Do you have to check your brain at the door to be a Christian? Or, do you have to abandon faith altogether if you want to seem intelligent?
Most of us have asked such questions at some point in our lives, and we’ve wrestled with lingering questions about the intersection of faith and intellect. We find a fascinating answer to these kinds of questions in, of all places, the Easter story.
Come and See
You know the story well. In Matthew’s account, Mary Magdalene and another Mary (Matthew doesn’t tell us which one) go to the tomb early on Sunday morning. They expect to find a quiet tomb flanked with Roman guards. Instead, they discover a scene of complete chaos — earthquakes, frightened centurions and a grave stone rolled away with an angel sitting on top. The angel then declares some of history’s most important words: “He is not here, for he has risen, as he said” (Matthew 28:6a).
Yet the angel doesn’t stop there. Immediately after declaring Jesus’ resurrection, the angel offers this invitation: “Come, see the place where he lay” (Matthew 28:6b, emphasis added).
Did you catch that? The angel doesn’t expect these women to take his word for it. He invites them inside the tomb so they can look around for themselves. He wants them to verify his claim, to see the concrete evidence of Jesus’ resurrection.
We often overlook this invitation in our telling of the Easter story, but the angel invited them to use their minds and observatory skills to investigate the claims. The angel wanted them to use their brains.
You don’t have to reject faith to be intelligent, nor must you reject your intellect to be faithful.
No Blind Hope
The angel’s invitation is a small example of a much larger truth. In Christianity, faith is not faith for faith’s sake. In other words, we don’t simply place our faith in ethereal, baseless promises. Christianity is built upon historical realities. Our faith is not based on blind hope but on the concrete reality that Jesus rose from the grave.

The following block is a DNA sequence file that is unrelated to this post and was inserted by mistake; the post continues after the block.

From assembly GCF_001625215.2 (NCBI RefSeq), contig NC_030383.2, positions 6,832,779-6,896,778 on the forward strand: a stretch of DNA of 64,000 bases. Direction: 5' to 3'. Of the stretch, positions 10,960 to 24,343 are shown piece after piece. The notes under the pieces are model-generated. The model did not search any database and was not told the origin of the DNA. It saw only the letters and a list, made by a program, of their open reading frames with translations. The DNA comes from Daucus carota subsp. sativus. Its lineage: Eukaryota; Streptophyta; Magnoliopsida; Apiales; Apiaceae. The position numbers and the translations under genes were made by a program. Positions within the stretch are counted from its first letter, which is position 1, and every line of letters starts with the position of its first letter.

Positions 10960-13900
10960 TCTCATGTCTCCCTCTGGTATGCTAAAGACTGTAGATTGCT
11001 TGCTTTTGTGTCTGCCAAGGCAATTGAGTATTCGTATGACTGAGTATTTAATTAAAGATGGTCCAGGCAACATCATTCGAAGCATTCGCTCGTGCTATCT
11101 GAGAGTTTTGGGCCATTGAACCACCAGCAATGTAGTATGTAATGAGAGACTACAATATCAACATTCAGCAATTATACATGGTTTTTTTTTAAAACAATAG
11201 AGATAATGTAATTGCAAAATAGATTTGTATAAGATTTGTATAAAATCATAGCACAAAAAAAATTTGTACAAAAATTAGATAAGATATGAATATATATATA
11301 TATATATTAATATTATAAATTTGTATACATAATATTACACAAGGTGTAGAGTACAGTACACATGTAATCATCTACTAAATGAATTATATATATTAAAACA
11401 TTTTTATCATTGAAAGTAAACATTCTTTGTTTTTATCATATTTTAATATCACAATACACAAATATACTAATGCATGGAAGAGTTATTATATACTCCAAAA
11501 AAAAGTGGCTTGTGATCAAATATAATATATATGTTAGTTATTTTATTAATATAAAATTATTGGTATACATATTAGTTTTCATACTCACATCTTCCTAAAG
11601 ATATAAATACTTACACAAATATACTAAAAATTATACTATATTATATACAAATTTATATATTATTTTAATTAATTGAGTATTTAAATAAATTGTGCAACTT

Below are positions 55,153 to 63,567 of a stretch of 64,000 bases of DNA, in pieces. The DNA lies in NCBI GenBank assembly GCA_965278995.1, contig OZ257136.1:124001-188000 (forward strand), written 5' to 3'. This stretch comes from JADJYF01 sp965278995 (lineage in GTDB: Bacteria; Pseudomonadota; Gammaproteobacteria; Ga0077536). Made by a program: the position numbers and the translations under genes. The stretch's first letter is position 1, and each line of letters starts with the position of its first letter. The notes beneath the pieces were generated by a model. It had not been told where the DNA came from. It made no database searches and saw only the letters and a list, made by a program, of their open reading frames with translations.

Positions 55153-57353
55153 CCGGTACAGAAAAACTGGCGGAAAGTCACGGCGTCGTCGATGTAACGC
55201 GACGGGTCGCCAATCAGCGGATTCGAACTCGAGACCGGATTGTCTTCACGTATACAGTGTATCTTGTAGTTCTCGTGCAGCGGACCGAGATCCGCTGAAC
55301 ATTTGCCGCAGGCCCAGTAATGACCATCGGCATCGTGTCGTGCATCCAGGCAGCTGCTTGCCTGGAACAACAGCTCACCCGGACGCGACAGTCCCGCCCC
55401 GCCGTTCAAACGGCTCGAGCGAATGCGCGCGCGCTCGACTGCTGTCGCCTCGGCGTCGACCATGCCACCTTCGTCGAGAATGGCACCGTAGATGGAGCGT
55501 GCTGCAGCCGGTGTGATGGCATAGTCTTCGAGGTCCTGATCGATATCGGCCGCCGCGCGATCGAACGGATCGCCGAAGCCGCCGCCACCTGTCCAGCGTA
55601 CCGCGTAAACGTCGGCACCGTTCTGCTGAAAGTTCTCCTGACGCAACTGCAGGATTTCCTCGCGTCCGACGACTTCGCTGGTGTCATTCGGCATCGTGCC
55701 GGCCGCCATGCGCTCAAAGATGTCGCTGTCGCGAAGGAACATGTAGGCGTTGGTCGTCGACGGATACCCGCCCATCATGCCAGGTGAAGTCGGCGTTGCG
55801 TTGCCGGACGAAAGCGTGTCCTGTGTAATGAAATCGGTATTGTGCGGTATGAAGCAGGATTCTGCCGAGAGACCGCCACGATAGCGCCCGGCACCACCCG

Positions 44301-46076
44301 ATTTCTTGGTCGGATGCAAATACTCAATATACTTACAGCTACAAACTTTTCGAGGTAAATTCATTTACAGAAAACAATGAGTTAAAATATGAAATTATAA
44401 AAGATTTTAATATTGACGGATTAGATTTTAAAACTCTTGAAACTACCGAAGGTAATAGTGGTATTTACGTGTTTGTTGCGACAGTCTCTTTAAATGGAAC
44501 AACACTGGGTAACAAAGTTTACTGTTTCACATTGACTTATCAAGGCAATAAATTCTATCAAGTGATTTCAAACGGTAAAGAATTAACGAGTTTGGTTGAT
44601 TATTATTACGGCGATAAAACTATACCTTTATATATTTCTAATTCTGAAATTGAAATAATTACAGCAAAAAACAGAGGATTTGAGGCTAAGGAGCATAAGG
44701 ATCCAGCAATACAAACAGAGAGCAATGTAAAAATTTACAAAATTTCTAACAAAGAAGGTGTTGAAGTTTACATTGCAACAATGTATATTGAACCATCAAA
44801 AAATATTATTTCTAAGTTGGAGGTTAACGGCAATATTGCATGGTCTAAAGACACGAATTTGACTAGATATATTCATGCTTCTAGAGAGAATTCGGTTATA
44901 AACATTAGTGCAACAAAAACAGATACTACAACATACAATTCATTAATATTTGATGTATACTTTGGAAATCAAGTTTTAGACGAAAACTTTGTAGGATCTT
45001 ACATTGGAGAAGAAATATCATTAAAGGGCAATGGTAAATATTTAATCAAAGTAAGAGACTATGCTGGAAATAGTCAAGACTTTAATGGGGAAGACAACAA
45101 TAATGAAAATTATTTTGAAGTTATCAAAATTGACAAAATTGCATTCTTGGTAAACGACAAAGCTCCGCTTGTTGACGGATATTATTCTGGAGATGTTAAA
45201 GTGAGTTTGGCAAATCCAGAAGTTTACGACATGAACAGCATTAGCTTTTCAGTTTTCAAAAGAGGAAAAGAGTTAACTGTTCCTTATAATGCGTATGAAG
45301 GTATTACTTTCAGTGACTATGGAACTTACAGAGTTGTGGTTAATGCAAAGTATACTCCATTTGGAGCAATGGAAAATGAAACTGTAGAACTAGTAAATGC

The Apostle Paul advocated this notion of faith. When he writes about Jesus’ resurrection, he emphasizes that Jesus “appeared to more than five hundred brothers at one time, most of whom are still alive” (1 Corinthians 15:6). In other words, he all but invites the Corinthian church to verify his claims by talking to those witnesses of the resurrection. He doesn’t want them to place their faith in a piece of carefully crafted fiction but in a true, historical event with eyewitnesses.
Luke, too, believed in the historicity of faith. In the introduction to his Gospel, he references the “eyewitnesses and ministers of the word” who delivered these accounts to him. In other words, he doesn’t write hearsay or opinions in his Gospel; he compiles eyewitness accounts of Jesus’ life, death and resurrection.
These examples — from the empty tomb to the early church — illustrate that Christianity does not divorce faith from reason, and neither should we. In Christianity, you don’t check your brain at the door. You bring your brain with you.
Friends not Enemies
Sadly, we too often divorce faith from reason, and voices on either side urge us to do so.
On the one hand, some secular voices claim intelligence requires you to reject faith. “How can you be a thinking, rational person and believe these things?” someone might ask you. They assume reason and faith oppose each other.
On the other hand, some Christian voices believe much the same thing. They assume your faith requires you to reject your brain. Few believers would be so brash, but this notion is implicit in much of the ways we talk about topics such as education. For example, a preacher once asserted (from the pulpit, no less) that a colleague of his was “a good preacher until he went off to seminary, where they messed him all up.” This preacher assumed learning was a detriment to faith — that faith and reason oppose each other.
But neither of these extremes are true. You don’t have to reject faith to be intelligent, nor must you reject your intellect to be faithful. The secular sphere is filled with intelligent, hard-working people of faith, such as Michael Strauss, a physics professor at the University of Oklahoma, or Thomas Kidd, a history professor at Baylor University. At the same time, Christian spheres are filled with intelligent people of faith, such as the many professors here at Southeastern Seminary.
In other words, faith and intellect are not enemies, but friends. This Easter, reject the calls to divorce your brain from your faith. The angel’s invitation for the women to see the empty tomb is a small but significant reminder that Christianity does not divorce faith from reason. No, with Christianity, we bring our brains with us.